175,000 Jobs Added in February
As economists prepared for the release of the BLS’ “The Employment Situation – March 2014” report, they remained cautiously optimistic. After all, in November, total nonfarm payroll employment had risen by 274,000 jobs, one of the highest monthly totals of 2013 and the economy had recovered 5.4 million of the 8.7 million jobs lost during the recession.
When the BLS released its most recent jobs report on March 7th economists were surprised yet again. Rather than remaining stagnant or declining further, total nonfarm payroll employment actually surged in February, rising by 175,000 jobs. The nation’s civilian labor force also continued to improve, increasing by 264,000 and total employment rose by 42,000 jobs.
Economy is growing, but lacks consistency
Despite the welcomed rise in nonfarm payroll employment, many economists quickly pointed out that job creation must be more consistent to significantly lower the nation’s unemployment rate, measured at 6.7 percent in February.
The legal services industry lost 300 jobs during the month of February but this number is not seen as indicative of a downward trend. The legal services industry has shown gradual growth each year since 2009 and this is expected to continue through 2014.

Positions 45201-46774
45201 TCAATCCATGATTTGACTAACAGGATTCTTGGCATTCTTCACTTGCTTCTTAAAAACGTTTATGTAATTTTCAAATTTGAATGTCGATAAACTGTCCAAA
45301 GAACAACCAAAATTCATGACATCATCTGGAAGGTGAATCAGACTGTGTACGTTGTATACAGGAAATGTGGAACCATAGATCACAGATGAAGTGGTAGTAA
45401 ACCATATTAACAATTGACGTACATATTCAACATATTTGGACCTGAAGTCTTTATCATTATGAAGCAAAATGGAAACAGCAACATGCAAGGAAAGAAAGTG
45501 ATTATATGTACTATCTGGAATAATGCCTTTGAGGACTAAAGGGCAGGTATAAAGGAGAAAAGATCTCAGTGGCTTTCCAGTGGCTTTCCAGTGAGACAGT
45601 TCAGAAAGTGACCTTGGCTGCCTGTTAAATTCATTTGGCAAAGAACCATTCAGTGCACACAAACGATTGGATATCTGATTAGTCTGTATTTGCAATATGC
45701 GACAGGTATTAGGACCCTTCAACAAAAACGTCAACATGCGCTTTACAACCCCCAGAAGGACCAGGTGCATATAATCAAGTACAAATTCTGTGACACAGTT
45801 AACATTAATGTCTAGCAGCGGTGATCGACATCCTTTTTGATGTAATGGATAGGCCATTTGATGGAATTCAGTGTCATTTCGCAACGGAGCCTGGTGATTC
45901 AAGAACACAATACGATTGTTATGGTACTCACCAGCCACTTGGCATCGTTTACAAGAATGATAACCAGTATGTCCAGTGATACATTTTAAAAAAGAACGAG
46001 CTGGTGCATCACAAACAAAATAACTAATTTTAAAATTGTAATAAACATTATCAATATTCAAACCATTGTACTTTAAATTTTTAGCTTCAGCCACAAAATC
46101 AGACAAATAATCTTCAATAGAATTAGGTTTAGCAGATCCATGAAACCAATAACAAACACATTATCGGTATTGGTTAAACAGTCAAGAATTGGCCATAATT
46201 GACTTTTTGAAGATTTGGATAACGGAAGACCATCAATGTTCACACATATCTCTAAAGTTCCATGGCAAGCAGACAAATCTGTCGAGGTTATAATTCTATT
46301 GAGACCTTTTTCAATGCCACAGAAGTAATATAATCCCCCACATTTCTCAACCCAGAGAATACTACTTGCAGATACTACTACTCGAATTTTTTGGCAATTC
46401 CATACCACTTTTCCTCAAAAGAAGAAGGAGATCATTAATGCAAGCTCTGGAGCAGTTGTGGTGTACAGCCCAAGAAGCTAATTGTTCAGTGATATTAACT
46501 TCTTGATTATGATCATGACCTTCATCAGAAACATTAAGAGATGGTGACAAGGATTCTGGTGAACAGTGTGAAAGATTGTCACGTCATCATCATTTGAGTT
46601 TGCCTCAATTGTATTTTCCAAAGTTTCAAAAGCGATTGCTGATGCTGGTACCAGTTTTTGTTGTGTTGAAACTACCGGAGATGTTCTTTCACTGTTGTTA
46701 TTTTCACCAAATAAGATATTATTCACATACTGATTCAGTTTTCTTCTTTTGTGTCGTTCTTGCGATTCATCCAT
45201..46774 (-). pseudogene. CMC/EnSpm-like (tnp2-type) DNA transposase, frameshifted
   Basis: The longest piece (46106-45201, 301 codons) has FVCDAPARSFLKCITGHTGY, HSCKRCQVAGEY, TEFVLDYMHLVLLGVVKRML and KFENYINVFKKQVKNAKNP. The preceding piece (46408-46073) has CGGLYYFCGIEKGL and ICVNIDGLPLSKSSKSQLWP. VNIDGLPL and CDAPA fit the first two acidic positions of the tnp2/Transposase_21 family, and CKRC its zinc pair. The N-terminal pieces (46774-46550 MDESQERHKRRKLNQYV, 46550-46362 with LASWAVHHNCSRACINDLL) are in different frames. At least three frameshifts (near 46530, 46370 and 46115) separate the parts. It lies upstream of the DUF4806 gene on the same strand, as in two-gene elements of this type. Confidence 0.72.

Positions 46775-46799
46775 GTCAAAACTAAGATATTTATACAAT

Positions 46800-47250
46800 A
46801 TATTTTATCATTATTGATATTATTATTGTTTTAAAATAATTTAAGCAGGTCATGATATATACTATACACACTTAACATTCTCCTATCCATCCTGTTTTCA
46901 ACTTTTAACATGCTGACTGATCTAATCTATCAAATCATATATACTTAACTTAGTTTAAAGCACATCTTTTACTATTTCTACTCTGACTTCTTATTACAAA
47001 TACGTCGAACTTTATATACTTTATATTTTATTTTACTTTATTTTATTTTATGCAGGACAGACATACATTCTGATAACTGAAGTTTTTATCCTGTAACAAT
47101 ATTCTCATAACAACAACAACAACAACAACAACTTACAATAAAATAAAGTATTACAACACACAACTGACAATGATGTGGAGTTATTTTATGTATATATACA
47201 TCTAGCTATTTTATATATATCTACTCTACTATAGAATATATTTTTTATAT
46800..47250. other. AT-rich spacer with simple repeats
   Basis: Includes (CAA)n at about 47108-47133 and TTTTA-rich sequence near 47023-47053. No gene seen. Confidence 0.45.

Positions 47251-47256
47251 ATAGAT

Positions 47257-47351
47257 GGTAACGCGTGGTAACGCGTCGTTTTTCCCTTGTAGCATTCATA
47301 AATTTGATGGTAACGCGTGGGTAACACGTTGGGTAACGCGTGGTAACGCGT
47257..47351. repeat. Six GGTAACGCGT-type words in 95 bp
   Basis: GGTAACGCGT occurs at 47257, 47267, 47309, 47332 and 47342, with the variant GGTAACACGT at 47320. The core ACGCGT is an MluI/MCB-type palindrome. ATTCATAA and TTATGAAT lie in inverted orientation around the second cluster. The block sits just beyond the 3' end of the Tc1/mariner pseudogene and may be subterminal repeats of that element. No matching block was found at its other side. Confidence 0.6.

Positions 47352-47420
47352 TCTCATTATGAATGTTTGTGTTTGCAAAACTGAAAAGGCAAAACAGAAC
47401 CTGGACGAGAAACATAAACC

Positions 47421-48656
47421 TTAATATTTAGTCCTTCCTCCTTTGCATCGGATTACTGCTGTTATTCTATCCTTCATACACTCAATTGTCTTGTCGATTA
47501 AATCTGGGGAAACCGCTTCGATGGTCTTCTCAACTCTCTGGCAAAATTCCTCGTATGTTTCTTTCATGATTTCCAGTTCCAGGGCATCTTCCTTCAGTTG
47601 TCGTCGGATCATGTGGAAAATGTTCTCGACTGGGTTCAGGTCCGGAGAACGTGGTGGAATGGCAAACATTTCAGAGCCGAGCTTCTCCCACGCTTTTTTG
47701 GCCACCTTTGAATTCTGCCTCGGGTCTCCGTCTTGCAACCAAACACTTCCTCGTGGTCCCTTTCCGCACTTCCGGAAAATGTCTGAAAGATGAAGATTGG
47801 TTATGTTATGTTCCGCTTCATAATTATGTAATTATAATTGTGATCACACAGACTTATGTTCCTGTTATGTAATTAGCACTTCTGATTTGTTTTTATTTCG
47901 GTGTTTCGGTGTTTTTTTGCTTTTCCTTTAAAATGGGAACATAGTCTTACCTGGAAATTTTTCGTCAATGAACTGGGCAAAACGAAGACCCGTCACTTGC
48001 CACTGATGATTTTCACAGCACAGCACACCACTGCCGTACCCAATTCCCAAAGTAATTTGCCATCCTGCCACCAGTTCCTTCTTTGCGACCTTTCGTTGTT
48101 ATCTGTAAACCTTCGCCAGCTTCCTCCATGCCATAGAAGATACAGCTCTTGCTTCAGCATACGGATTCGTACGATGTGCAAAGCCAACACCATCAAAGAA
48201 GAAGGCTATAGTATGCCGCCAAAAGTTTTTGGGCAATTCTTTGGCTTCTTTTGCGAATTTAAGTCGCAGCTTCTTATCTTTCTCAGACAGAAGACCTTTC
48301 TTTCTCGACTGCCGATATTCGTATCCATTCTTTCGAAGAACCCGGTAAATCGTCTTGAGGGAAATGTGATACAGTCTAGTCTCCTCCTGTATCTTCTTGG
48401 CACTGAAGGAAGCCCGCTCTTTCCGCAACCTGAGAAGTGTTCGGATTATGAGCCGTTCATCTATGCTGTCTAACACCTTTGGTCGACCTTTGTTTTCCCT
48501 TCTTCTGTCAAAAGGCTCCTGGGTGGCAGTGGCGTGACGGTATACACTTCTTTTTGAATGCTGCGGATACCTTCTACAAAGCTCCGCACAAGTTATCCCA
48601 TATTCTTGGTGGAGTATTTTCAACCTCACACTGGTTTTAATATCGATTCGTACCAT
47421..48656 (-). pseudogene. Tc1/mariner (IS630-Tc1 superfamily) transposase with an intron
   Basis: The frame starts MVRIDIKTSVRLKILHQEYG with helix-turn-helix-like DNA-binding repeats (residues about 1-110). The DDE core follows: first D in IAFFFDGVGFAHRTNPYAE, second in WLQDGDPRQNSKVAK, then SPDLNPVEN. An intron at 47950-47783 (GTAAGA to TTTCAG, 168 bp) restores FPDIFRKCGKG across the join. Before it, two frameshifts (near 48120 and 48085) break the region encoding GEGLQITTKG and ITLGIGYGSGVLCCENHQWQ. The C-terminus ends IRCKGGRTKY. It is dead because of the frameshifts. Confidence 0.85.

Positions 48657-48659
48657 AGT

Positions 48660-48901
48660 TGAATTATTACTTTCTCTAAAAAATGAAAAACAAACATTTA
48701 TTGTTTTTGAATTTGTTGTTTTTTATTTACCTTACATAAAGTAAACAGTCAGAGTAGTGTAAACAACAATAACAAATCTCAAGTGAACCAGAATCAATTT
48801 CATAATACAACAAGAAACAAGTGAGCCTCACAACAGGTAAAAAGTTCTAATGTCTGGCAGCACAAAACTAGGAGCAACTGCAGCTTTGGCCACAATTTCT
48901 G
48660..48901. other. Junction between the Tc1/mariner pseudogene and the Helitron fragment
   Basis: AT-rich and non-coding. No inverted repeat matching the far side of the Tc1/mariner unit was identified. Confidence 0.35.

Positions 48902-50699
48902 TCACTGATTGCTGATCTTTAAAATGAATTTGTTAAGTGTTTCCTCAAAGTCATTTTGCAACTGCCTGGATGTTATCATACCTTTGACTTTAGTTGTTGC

In addition, the temporary help sector reported its 13th consecutive month of job creation in February growing by 24,400 jobs. Since February 2013, 18,975 new jobs, on average, have been generated within the sector on a monthly basis and in 2012 this sector grew by 7.3%.
Will warmer temperatures heat up the job market?
A majority of economists believe the nation’s recent deceleration in hiring is a direct result of this winter’s snowfall and record-breaking low temperatures which affected most regions of the United States. In February alone, 6.9 million full-time workers’ hours were lowered temporarily due to bad weather according to the Labor Department.
As temperatures rise this spring will the economy continue to recover at its current pace? It is uncertain as to whether companies will remain cautious and observe the market or new jobs and more hours will spread across the country.
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